Validation of dHPLC for Molecular Diagnosis of β-Thalassemia in Southern Italy

Alessia Colosimo, Valentina Guida, Anna Scolari, Alessandro De Luca, Giandomenico Palka, Luciana Rigoli, Anna Meo, Damiano Carmelo Salpietro, Bruno Dallapiccola

Research output: Contribution to journalArticlepeer-review

Abstract

β-Thalassemia, the most common hereditary anemia in the Mediterranean area, results from over 200 causative mutations in the β-globin locus. The aim of this study was to validate a denaturing high-performance liquid chromatography (dHPLC)-based assay for postnatal and prenatal molecular diagnosis of β-thalassemia in Southern Italy. Sixty β-thalassemic patients, affected either by thalassemia intermedia or thalassemia major, were analyzed in a blind study. We also carried out prenatal molecular diagnosis in 12 couples at-risk for having affected offspring. Chorionic villi samples were subjected to dHPLC analysis upon molecular characterization of the parental β-globin alleles. Direct sequence analysis was used to validate each result, showing an accuracy rate of 100% for dHPLC. Overall, our protocol was able to identify the responsible mutations in all 96 analyzed subjects (including 12 prenatals in at-risk pregnancies), detecting the eight most common mutations in Southern Italy. Three rare mutations (one of which, reported here for the first time) that standard mutation detection methods failed to reveal, were also identified. dHPLC assay proved to be a reliable, rapid, and sensitive method for detecting both common and rare mutations within the β-globin gene. Because of this property our protocol has the potential to be implemented for mutational screening in different areas of high prevalence for β-thalassemia.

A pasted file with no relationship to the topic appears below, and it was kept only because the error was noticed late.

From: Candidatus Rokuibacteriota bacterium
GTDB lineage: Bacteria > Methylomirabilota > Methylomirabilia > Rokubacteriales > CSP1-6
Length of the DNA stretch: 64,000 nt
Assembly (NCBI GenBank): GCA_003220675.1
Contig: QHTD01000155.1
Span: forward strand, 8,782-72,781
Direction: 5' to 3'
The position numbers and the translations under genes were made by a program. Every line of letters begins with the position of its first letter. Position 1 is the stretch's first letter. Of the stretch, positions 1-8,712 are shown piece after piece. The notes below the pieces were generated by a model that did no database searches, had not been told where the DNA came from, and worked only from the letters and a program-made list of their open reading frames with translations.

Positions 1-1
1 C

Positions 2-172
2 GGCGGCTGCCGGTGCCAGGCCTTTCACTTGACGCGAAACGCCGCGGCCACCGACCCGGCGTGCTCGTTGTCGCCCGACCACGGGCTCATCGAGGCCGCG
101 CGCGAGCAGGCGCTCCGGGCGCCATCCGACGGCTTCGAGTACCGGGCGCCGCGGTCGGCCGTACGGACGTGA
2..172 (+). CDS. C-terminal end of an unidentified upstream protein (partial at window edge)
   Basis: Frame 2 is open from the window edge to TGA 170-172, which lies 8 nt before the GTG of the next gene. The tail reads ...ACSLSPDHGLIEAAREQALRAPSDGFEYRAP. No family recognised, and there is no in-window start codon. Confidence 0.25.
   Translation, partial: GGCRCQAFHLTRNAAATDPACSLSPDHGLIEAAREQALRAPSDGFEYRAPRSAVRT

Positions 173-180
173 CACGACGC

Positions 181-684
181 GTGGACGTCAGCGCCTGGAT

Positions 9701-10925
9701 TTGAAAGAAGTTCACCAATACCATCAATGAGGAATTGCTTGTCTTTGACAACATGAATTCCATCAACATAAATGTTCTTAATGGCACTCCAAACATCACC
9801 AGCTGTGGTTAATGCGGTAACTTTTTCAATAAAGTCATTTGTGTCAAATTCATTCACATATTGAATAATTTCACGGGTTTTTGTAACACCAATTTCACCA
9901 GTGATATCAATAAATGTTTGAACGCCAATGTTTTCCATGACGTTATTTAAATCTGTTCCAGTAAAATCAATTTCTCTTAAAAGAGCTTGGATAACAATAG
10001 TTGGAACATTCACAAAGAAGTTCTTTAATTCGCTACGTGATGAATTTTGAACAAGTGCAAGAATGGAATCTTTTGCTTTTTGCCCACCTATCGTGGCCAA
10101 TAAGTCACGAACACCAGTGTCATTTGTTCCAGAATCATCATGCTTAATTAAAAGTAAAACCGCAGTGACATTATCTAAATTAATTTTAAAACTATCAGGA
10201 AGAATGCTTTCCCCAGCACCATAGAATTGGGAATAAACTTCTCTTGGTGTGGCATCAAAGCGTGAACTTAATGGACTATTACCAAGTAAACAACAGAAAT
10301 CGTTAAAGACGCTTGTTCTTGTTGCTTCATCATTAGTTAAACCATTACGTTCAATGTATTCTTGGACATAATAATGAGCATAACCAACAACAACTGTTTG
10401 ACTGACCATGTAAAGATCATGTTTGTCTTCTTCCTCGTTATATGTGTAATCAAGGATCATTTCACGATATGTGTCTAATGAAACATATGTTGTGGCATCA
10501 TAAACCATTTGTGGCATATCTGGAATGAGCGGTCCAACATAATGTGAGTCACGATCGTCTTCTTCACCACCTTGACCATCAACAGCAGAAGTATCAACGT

Original languageEnglish
Pages (from-to)269-275
Number of pages7
JournalGenetic Testing
Volume7
Issue number3
DOIs
Publication statusPublished - Sep 2003

ASJC Scopus subject areas

  • Genetics(clinical)

Fingerprint

Dive into the research topics of 'Validation of dHPLC for Molecular Diagnosis of β-Thalassemia in Southern Italy'. Together they form a unique fingerprint.

Cite this